Therapy for advanced prostate cancer centers on suppressing systemic androgens and blocking activation of the androgen receptor (AR). Despite anorchid serum androgen levels, nearly all patients develop castration-resistant disease. We hypothesized that ongoing steroidogenesis within prostate tumors and the maintenance of intratumoral androgens may contribute to castration-resistant growth. Using mass spectrometry and quantitative reverse transcription-PCR, we evaluated androgen levels and transcripts encoding steroidogenic enzymes in benign prostate tissue, untreated primary prostate cancer, metastases from patients with castration-resistant prostate cancer, and xenografts derived from castration-resistant metastases. Testosterone levels within metastases from anorchid men [0.74 ng/g; 95% confidence interval (95% CI), 0.59-0.89] were significantly higher than levels within primary prostate cancers from untreated eugonadal men (0.23 ng/g; 95% CI, 0.03-0.44; P < 0.0001). Compared with primary prostate tumors, castration-resistant metastases displayed alterations in genes encoding steroidogenic enzymes, including up-regulated expression of FASN, CYP17A1, HSD3B1, HSD17B3, CYP19A1, and UGT2B17 and down-regulated expression of SRD5A2 (P < 0.001 for all). Prostate cancer xenografts derived from castration-resistant tumors maintained similar intratumoral androgen levels when passaged in castrate compared with eugonadal animals. Metastatic prostate cancers from anorchid men express transcripts encoding androgen-synthesizing enzymes and maintain intratumoral androgens at concentrations capable of activating AR target genes and maintaining tumor cell survival. We conclude that intracrine steroidogenesis may permit tumors to circumvent low levels of circulating androgens. Maximal therapeutic efficacy in the treatment of castration-resistant prostate cancer will require novel agents capable of inhibiting intracrine steroidogenic pathways within the prostate tumor microenvironment.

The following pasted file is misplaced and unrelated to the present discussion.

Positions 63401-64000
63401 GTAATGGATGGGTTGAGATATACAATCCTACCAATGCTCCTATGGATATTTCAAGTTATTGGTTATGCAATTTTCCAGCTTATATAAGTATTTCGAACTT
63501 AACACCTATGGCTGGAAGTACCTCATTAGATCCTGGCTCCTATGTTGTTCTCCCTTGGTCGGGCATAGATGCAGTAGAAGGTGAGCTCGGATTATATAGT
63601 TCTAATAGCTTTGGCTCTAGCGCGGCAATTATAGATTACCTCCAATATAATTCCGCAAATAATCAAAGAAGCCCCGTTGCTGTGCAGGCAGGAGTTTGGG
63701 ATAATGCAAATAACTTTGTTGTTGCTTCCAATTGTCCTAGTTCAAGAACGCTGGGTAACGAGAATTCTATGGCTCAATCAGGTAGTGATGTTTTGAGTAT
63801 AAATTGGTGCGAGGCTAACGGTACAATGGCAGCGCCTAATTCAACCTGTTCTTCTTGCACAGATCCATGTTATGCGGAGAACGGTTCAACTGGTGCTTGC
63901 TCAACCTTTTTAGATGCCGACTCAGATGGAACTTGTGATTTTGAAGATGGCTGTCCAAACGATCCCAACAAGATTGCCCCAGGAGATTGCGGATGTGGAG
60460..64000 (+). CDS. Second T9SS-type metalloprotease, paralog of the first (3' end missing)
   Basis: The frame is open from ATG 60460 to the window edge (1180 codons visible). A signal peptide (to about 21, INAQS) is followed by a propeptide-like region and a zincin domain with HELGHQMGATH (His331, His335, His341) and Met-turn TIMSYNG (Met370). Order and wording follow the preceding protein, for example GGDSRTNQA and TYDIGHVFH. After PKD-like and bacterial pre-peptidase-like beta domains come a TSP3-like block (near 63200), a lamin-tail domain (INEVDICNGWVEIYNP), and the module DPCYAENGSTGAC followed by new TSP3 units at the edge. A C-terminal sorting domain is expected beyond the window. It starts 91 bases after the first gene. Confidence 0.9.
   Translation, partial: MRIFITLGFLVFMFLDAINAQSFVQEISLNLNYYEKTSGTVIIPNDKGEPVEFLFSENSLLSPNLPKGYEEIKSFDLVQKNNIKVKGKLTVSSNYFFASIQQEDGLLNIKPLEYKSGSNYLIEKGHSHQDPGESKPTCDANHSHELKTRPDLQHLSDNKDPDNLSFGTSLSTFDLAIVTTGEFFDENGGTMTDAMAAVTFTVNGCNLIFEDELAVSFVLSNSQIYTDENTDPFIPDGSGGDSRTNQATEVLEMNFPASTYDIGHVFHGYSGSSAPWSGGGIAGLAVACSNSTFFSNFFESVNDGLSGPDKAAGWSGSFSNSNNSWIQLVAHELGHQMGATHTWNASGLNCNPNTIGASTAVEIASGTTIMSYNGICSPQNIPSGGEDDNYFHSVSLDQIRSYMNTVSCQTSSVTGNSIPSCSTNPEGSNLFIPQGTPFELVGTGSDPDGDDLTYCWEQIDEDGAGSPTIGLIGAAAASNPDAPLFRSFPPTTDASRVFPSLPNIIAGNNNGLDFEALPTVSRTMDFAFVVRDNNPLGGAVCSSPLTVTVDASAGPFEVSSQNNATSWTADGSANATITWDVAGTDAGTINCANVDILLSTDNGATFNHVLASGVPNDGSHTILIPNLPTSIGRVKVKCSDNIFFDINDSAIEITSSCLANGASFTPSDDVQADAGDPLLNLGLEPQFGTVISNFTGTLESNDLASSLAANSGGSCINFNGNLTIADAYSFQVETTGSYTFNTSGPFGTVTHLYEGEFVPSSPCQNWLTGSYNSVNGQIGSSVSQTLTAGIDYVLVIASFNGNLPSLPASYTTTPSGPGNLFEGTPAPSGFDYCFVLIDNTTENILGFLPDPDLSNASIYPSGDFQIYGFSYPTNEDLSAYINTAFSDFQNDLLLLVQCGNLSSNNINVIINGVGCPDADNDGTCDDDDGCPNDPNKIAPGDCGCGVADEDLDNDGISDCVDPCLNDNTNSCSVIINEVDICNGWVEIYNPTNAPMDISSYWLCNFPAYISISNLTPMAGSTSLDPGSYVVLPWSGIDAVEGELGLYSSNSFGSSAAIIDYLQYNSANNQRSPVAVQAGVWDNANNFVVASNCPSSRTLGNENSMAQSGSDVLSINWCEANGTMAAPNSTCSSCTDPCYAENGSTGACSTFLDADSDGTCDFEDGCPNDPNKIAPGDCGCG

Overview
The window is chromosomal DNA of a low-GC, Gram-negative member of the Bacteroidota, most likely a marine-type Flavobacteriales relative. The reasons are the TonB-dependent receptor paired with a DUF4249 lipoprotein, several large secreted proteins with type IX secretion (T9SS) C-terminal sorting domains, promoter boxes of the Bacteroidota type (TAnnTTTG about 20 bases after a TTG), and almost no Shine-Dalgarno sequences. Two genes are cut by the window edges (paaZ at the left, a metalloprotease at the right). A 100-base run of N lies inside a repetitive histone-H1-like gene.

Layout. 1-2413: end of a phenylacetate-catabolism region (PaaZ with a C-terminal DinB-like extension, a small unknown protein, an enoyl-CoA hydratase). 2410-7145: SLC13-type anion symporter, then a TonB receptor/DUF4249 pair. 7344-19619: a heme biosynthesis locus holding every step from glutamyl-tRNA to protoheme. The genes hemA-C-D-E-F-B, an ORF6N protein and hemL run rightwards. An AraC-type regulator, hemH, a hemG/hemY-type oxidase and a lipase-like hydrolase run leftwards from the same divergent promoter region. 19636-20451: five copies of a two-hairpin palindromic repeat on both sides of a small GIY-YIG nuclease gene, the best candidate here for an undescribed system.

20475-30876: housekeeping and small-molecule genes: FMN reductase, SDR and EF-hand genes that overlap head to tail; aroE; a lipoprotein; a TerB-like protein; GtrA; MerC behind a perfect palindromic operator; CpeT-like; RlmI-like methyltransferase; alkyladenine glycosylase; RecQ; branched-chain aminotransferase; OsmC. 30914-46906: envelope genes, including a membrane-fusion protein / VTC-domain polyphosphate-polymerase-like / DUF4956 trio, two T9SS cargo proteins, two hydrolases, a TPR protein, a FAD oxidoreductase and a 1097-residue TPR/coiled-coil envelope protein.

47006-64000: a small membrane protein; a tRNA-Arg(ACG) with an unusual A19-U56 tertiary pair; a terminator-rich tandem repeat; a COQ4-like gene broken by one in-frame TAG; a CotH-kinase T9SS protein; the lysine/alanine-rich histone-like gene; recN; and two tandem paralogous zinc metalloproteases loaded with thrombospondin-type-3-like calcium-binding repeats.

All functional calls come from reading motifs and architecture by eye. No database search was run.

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            Antitumour activity of MDV3100 in castration-resistant prostate cancer: a phase 1-2 study.